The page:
twenty-eight

A few weeks ago, I turned 28. It is hard for me to reconcile this number with my idea of myself; I still feel like I am exactly where I was at 18. I am still at uni, working towards completing my undergraduate degree, even though now I am in my final semester; I am still struggling to become a writer in the face of an often overwhelming fear of failure. I am nowhere near where I thought I would be at this stage in my life. I am still trapped in the previous stage, or still trapped in a mindset that expects life to unfold in neat, orderly stages.

But when I take a moment to look back at my twenties I am struck by how tumultuous they have been. At 21 I was depressed, suicidal. At 22 I moved out of home for the first time and fell in love – an insane, disordered love I didn’t know how to handle at the time. The year I turned 23 I fell in love again, and this time it was a love that made me feel stronger, safer. I was 24 when I lost my mother and 24 when I felt real grief for the first time – grief that I had no real concept of before, that I never knew I could feel. In that same year of my life I left my hometown and moved to a new city, an experience which has given me insight into the grief of others and which has redefined my idea of ‘home’. At 25, my partner and I bought our first house. At 26, I proposed, spontaneously, so in love I couldn’t keep it in. I never thought I could be the one to ask, but I am braver now. At 27, I got married.

Across all these years I have written and not written, struggled with writer’s block, struggled with anxiety, struggled with depression, re-enrolled at uni and dropped out and re-enrolled again, lost my ability to write and my desire to live and then found them both again.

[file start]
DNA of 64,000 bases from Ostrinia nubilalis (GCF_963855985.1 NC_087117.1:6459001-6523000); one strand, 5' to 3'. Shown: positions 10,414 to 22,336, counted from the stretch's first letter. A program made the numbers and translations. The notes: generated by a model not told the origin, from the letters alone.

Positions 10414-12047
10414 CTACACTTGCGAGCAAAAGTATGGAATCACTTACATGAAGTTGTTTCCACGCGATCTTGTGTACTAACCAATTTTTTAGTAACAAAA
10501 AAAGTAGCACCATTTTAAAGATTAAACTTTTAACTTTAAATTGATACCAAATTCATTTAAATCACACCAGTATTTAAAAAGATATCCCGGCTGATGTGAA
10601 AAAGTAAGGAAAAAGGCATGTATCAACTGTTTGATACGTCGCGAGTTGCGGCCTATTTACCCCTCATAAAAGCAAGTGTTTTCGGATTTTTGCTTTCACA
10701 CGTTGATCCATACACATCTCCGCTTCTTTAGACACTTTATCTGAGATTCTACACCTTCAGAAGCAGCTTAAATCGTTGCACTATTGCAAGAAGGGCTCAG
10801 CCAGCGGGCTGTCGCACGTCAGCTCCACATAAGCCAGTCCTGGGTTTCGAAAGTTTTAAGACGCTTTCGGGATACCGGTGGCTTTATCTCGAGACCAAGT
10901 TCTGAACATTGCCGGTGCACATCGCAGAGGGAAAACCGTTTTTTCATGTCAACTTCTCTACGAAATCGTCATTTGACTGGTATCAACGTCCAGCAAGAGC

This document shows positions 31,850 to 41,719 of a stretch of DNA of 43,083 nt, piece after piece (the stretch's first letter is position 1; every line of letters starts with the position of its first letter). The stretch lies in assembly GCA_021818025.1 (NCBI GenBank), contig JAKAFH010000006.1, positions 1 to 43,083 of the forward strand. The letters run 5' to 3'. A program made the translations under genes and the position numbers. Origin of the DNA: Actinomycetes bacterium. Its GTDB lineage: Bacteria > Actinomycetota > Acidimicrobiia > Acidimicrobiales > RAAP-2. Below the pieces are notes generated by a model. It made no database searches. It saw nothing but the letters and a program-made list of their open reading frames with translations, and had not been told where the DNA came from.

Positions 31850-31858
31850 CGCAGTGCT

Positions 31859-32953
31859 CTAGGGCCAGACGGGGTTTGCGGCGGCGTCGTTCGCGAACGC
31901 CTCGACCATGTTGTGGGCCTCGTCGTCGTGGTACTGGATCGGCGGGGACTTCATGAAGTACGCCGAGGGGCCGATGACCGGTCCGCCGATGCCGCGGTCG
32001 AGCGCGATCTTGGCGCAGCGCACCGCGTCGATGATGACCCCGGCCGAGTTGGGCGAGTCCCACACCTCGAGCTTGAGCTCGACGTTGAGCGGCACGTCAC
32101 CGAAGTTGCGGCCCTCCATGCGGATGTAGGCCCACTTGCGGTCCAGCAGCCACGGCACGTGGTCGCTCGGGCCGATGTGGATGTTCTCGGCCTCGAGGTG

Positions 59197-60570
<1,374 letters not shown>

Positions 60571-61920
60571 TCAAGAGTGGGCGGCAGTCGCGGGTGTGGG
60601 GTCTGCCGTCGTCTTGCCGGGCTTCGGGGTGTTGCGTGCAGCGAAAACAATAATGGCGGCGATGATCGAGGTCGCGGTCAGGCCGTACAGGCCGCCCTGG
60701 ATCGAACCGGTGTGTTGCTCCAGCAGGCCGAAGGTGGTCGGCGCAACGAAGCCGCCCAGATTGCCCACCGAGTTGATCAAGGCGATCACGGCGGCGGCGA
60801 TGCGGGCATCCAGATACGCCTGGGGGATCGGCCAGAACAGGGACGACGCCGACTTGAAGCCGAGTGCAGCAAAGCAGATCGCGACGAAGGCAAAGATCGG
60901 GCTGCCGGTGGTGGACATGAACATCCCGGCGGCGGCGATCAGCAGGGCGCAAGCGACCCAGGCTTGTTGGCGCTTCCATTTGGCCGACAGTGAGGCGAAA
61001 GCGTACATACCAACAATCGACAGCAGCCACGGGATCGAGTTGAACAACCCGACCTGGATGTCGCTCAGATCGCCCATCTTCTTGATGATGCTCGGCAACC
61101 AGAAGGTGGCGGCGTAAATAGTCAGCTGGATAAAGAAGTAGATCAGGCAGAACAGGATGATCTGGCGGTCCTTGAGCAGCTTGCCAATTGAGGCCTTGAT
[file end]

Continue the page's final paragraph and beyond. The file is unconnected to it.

I am afraid of 28. I am afraid it will be like 21, 22, and 24 – too much like these years and not enough like 23, 25, 26, 27… I am afraid I will get to 29 without hope or alteration.

Birthdays make me introspective; birthdays make me write, frantically, reminded of the finite nature of my life. It is trite, perhaps, to dwell on mortality as I age, and disproportionate the amount of worrying I do about death when I am not even 30 yet. I know it is useless to worry about death at all, as my worry won’t change anything. But I still meet every birthday in the same way: an uncomfortable mixture of hopeful and regretful.

My hope for 28 is that I will find optimism, despite all my fear and worry about this particular year of my life. My hope is that I will get to 29 feeling like progress has been made. My hope is that 28 will be one of the years I look back on fondly and think: 28 was a good year.

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